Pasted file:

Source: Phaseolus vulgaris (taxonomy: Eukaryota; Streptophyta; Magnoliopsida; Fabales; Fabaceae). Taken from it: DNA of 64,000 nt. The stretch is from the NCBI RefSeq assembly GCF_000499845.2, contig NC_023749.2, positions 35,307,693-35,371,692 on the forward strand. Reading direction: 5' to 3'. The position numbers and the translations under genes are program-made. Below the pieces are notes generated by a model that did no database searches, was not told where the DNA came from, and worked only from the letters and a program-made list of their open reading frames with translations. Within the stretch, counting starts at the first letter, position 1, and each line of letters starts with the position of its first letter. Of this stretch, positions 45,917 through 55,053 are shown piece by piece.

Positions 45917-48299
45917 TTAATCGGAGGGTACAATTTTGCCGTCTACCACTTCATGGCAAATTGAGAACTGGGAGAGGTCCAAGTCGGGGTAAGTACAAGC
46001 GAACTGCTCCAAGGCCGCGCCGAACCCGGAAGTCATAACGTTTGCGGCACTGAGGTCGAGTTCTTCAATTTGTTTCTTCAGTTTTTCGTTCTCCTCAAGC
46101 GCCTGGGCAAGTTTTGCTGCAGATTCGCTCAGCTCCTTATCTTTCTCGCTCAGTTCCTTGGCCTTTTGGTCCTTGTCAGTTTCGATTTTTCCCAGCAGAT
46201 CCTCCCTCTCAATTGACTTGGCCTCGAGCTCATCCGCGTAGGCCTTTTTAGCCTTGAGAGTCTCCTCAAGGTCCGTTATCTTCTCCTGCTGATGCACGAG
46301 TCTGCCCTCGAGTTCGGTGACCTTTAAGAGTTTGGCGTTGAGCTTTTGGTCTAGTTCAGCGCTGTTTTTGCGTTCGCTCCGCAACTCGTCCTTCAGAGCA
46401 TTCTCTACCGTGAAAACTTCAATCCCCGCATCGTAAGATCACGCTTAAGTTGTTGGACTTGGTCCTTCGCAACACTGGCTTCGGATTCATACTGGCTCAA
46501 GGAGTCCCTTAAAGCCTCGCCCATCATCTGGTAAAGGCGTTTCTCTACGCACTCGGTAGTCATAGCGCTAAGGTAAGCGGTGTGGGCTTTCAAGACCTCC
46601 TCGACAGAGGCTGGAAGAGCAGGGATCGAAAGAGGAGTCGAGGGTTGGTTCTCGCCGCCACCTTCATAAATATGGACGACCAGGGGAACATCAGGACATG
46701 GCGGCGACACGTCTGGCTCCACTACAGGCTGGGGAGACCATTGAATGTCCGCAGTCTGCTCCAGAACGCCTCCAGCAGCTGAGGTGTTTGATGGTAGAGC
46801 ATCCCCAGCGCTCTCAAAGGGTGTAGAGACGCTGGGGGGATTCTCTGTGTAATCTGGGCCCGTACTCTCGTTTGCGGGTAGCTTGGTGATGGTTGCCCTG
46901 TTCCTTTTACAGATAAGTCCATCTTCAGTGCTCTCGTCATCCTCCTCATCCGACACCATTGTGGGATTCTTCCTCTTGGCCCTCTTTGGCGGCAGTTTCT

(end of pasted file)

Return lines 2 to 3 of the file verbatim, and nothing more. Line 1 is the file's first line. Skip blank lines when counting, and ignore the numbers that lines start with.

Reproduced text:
Positions 45917-48299
45917 TTAATCGGAGGGTACAATTTTGCCGTCTACCACTTCATGGCAAATTGAGAACTGGGAGAGGTCCAAGTCGGGGTAAGTACAAGC